China keeping its focus inward on Korea, Iraq

Taking a cautious stance, Beijing aims to preserve stability at home, abroad

March 11, 2003|By Gady A. Epstein | Gady A. Epstein,SUN FOREIGN STAFF

BEIJING - Thanks to its border with North Korea and veto power in the United Nations Security Council, China has the ability to play key roles in shaping actions against North Korea and Iraq. But it has adopted a cautious stance designed to preserve stability both abroad and at home.

If the Security Council votes on a U.S.-sponsored resolution explicitly authorizing the use of force against Iraq, China is expected to abstain. On the issue of North Korea's nuclear program, China has limited itself to saying it favors direct talks between Washington and Pyongyang to assure a non-nuclear North Korea.

"As far as questions like the veto or questions of really using her economic or military muscle, I think China will confine her efforts only to questions concerning her security directly," said Pan Shaozhong, a Beijing scholar who has taught at the Foreign Affairs College here. "Even though China may have deeply felt and strongly held views on issues like Iraq, China will not use her veto.

"What is utmost in the minds of Chinese leaders is to try to guarantee a kind of peaceful international environment so that China can concentrate on her own modernization program."

Relations with the United States have become an integral part of that calculation. The United States is a key trading partner, major source of investment and now a convenient ally in efforts against terrorism. As a result, China has opposed aggressive actions against Iraq and North Korea while trying not to directly oppose the United States.

France, Germany and Russia issued a joint statement last week on their opposition to the immediate use of force against Iraq. Chinese President Jiang Zemin responded by having a phone conversation with French President Jacques Chirac, an understated show of support that doesn't portend a Chinese veto in the Security Council.

"There's no need to veto and incur American anger needlessly," said James Mann, author of About Face, which chronicles Sino-U.S. relations in the Nixon to Clinton administrations.

Jiang repeated his opposition to war in a telephone conversation Sunday with British Prime Minister Tony Blair, and he spoke yesterday with President Bush. But diplomats and analysts here noted that China was usually content to allow other permanent Security Council members - in this case France - to wage its battles.

"Although China is 100 percent morally on the side of France and Russia, China doesn't really want to obstruct America openly on this question," Pan said.

China has shown even greater caution in dealings with North Korea, which test-fired a medium-range missile yesterday and has accused the United States of planning a nuclear attack. China has yet to alter its reserved public approach of merely encouraging dialogue.

Bush has said China must be involved in a regional approach toward North Korea, but China has maintained that the United States and North Korea engage each other directly, in part to make sure that Washington deals with Pyongyang's security concerns. But China's refusal to increase pressure on North Korea is clearly beginning to frustrate the United States and South Korea.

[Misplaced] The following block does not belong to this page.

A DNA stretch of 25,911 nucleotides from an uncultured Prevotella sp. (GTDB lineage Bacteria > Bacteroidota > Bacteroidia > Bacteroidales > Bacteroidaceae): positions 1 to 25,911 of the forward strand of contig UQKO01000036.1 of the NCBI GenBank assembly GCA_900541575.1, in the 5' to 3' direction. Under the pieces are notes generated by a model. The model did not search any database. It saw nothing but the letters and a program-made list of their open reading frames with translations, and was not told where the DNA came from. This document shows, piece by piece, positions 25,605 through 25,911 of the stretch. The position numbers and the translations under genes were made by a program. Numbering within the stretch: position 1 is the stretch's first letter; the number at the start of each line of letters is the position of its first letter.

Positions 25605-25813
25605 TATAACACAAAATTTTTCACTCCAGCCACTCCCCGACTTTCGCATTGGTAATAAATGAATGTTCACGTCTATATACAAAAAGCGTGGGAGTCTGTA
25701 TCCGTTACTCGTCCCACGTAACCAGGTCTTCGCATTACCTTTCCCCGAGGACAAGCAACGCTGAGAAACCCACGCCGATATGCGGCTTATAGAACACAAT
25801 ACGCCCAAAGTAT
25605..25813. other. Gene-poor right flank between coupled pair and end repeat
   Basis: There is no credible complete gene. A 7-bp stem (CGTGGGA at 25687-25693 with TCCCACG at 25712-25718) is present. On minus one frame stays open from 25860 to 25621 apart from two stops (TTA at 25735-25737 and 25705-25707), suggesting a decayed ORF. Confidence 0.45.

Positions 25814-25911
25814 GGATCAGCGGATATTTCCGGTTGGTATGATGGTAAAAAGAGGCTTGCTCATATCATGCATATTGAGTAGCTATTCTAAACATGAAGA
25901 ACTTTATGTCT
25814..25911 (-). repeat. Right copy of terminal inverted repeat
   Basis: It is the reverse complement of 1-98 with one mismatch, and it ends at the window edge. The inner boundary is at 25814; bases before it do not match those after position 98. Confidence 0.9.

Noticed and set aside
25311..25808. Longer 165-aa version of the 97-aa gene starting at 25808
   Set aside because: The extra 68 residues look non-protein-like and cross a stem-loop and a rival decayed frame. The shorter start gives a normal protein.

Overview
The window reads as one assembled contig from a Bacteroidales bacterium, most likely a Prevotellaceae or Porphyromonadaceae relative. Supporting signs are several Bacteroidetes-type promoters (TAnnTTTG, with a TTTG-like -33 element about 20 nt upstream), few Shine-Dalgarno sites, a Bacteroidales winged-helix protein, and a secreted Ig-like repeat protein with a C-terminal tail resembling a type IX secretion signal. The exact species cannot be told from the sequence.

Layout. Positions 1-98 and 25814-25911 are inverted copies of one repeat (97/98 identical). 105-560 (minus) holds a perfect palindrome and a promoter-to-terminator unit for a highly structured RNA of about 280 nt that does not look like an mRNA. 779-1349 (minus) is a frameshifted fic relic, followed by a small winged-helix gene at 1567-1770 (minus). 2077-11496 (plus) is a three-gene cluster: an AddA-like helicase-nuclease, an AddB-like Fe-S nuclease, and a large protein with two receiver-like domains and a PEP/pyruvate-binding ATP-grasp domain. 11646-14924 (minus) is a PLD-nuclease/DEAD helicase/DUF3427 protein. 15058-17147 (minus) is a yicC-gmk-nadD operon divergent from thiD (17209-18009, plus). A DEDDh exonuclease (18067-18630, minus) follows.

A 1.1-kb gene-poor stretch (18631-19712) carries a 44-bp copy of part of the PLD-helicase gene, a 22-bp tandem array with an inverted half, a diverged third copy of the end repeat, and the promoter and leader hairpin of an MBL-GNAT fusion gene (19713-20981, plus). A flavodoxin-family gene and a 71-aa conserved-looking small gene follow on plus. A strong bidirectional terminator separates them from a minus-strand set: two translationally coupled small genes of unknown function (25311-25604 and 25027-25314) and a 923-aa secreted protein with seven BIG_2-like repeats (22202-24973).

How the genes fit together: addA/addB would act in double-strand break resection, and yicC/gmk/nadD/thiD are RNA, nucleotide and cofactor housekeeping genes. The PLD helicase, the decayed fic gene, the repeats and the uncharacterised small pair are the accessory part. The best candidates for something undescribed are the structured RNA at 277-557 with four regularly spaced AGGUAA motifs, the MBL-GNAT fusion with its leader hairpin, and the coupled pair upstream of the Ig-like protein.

"Right now the focus is not the U.S. We have to focus on the Chinese government," said Syung Je Park, deputy director of the Institute for Peace Affairs in Seoul. "The Chinese government is doing the right thing to talk with North Korea, but now the Chinese government has to go one more step again, which is not only official talks and high-level talks, but publicly, they have to say to North Korea, `Don't develop nuclear weapons.'"

If that fails to change North Korea's behavior, he said, China's leaders should "show they are sincere" by halting fuel oil shipments that are critical to the North Korean regime.

Analysts here assert that the Chinese government is exerting as much influence as it can. China has said publicly that it wants a nuclear-free Korean peninsula, and specialists argue that tough tactics will be counterproductive with Pyongyang.

"Especially with North Korea, an Asian country, applying a lot of pressure to force them to do something will often end up with bad results," said Zhang Liankui, a professor of international relations at the influential Central Party School in Beijing. If China were to cut off aid to North Korea, he said, it would lose its "special influence" with North Korea.

"China is still doing things through its own channels," Zhang said. "Some efforts may be reported in newspapers. Some efforts may be ongoing and not reported. The communication channel between China and North Korea is still open. And this means China still has special influence on this issue."

China also opposes sanctions because they could cause the demise of a regime on its border, potentially leading to a flood of refugees. "The worst thing that we could see as a country is the North Korean government overthrown, in chaos and millions of people trying to flee the country," Pan said. "We don't want that."

But there are signs of shifting attitudes in academic circles and within party ranks.

In an article in the government-backed newspaper Ta Kung Pao, Shi Yinhong, a leading Beijing scholar in international relations, suggested that China should re-evaluate its longstanding security assumptions and begin to view a nuclear North Korea as a destabilizing threat. He said in an interview later that if North Korea had the bomb, it could "blackmail" its old ally China for aid just as easily as it could extort others in the region.

On Iraq, academics are engaged in an active debate, with groups of leading scholars taking up public positions both for and against an Iraq war.

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